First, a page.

An indispensable tool in the management of prairies


Fire is an essential element of the prairie ecosystem. Many of the plants have evolved to adapt to the presence of fire, and to thrive in it. Today, natural fires have been all but removed from the ecosystem. If one wants to perpetuate the ecosystem, one has to use fire as a management tool. The resources found here are meant to help people understand the relationship of fires and the ecosystem, and how to properly, and safely apply those principles.

Who should/can/does perform prescribed burning on private land in Iowa?

The first issue of private land burning is definitely liability. Only one insurance company in the nation is known to insure private contractors who burn for a fee (the contractor is required to have a degree in forestry, and the policy ends with the first claim). Private landowners are usually covered for damages by their homeowners insurance. However, if a knowledgeable person is present during the burn, that person can be held responsible for any accidental damage.

How have people dealt with the liability issue?

In Texas and Oklahoma, landowners with vast amounts of rangeland or prairie form associations whose members agree not to sue the others in the event of fire escape. There are standards required for each prescribed burn, and a minimum amount of insurance is carried by the group leader.

Is there data that prove that prescribed fire is inherently dangerous?

Scott Moats, who is a burn crew leader for TNC in the Loess Hills, stated that 1 in 172 prescribed fires results in escape. Only one member of the discussion expressed belief that you can eliminate the risk of damage when burning. However, it was conceded that public perception and policy is usually based on wildfire statistics. The National Park Service prepares for escapes with software called “Behave” which predicts the behavior of fire in a particular scenario. In certain states, including FL and NC, there are specific standards for landowners performing a burn which help protect them from legal problems.

How are private landowners performing prescribed burns in Iowa?

Several groups in Iowa, including Indian Creek Nature Center, the Nature Conservancy, some CCBs and Soil and Water Conservation Districts, provide Personal Protective Equipment (PPE) and a few tools, along with one-day training sessions for landowners interested in burning their own land. One day of training is not considered adequate, and in fact, many landowners are convinced by the training that they can not handle a burn. TNC is developing a burn training video, to be used in conjunction with field training and as a refresher course for those who have received training in the past. In urban as well as rural areas, some have found that informing neighbors before the burn works well to prepare the public (so that windows are closed, nobody panics, etc.). In some counties, local fire departments will burn private lands for a donation from the landowner.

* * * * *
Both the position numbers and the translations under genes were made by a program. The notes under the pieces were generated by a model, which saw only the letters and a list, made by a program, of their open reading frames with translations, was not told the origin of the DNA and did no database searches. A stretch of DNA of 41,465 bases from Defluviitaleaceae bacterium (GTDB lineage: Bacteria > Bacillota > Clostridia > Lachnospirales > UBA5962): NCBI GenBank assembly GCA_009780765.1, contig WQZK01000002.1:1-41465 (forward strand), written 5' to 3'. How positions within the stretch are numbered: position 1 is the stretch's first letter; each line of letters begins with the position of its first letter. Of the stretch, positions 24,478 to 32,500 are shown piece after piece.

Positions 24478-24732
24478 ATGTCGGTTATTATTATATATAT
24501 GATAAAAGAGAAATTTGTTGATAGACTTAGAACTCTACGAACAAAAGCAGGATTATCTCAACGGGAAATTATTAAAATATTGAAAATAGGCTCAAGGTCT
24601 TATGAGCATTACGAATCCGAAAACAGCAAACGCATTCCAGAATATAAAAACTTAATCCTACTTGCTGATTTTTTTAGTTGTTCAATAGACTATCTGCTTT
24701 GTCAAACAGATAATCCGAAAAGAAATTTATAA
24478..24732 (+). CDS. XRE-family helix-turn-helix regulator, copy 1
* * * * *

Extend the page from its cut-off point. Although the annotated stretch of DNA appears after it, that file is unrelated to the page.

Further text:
What are some precautions to be taken when burning private land?

Always write and follow a prescription. Watch a fire for a good hour or more after it appears to be done, to prevent unnoticed flare-up. Burning as evening approaches often creates a situation where burn conditions become less favorable as the burn progresses. Also, looking for burning embers in the dark is easier. Night burns are not recommended, as they tend to attract spectators who may put themselves or others in danger. Smoke on roadways is another important situation to prepare for. A vehicular accident caused by smoke is as likely to spur a law suit as a burned barn.

What can we do to bring fire back to the landscape where it is needed?